The answer is that the Iowa caucuses, to an even greater degree than next week’s New Hampshire primary, have always depended on a significant element of Make Believe. It worked because multiple actors, including or especially the news media, had a shared interest in playing along with the conceit that a small state without much demographic diversity is in better position to view the candidates up close and make judgments without outsized repercussions for the country as a whole.
One reason the gig lasted for decades was because of political reporting. There is an old (partially) tongue-in-cheek maxim about how to produce journalism: first simplify, then exaggerate. Generations of reporters applied those principles to writing about early-state results, investing them with significance that, once written or broadcast, was at least partly self-fulfilling.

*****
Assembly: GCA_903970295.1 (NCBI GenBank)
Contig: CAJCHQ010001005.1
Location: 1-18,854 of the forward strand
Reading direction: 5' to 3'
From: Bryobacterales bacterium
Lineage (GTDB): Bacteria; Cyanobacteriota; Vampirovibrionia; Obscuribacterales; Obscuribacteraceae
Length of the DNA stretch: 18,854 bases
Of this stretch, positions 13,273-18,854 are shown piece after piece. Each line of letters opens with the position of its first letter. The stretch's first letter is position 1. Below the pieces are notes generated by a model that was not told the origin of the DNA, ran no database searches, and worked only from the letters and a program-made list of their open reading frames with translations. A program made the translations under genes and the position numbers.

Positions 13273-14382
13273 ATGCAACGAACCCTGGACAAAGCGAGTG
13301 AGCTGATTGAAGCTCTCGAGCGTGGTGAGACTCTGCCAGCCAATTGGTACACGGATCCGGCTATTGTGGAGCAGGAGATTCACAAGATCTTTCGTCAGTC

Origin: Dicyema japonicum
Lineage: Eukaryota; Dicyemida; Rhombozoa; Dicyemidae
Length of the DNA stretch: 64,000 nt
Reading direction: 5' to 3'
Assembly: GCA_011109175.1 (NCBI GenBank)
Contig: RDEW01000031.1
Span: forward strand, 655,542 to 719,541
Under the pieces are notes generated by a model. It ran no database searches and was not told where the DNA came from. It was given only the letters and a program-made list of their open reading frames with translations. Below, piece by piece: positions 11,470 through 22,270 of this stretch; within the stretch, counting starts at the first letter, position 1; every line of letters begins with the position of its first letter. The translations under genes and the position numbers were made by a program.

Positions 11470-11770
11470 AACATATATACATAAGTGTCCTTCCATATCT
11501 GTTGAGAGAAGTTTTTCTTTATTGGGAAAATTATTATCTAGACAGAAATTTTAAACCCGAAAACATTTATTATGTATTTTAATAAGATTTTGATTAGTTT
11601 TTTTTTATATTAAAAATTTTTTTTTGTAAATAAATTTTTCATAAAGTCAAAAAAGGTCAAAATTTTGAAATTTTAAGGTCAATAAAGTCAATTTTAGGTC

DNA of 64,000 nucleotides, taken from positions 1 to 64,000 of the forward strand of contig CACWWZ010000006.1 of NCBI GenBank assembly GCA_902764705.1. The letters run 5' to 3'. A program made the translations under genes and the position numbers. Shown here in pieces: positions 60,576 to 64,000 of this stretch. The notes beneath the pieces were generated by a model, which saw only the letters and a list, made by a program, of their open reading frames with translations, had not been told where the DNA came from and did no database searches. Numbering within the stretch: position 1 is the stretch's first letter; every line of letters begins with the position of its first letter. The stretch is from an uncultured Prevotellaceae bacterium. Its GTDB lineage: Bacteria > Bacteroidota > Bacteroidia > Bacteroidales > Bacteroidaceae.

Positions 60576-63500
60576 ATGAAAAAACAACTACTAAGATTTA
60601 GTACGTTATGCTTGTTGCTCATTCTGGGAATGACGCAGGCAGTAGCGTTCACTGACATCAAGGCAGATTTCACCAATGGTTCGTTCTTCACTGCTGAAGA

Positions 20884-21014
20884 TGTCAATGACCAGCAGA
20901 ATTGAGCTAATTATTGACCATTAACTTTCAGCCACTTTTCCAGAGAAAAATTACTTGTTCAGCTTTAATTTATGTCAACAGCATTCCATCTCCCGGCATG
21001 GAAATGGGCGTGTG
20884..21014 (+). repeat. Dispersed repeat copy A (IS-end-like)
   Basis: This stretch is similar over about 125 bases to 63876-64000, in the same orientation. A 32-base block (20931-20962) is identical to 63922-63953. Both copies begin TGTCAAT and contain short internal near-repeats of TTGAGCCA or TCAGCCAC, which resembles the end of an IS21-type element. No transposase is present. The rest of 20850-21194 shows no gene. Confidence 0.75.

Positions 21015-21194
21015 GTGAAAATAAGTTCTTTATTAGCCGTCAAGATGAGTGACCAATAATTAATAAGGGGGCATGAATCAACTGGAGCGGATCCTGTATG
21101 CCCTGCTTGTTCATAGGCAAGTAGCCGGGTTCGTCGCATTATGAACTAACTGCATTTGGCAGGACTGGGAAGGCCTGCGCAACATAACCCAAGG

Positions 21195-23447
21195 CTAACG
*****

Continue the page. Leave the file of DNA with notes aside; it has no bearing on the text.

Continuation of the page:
Everything about Iowa this time around—the questions raised before voting about whether the caucuses had outlasted their utility; the problems after voting in tabulating results; above all, the narrowness of the results—suggests this is the year to stop investing the state with that significance. At a minimum it is appropriate to slow down, not necessarily to a full stop but definitely to half-speed, in projecting the Iowa results into supposed deeper trends.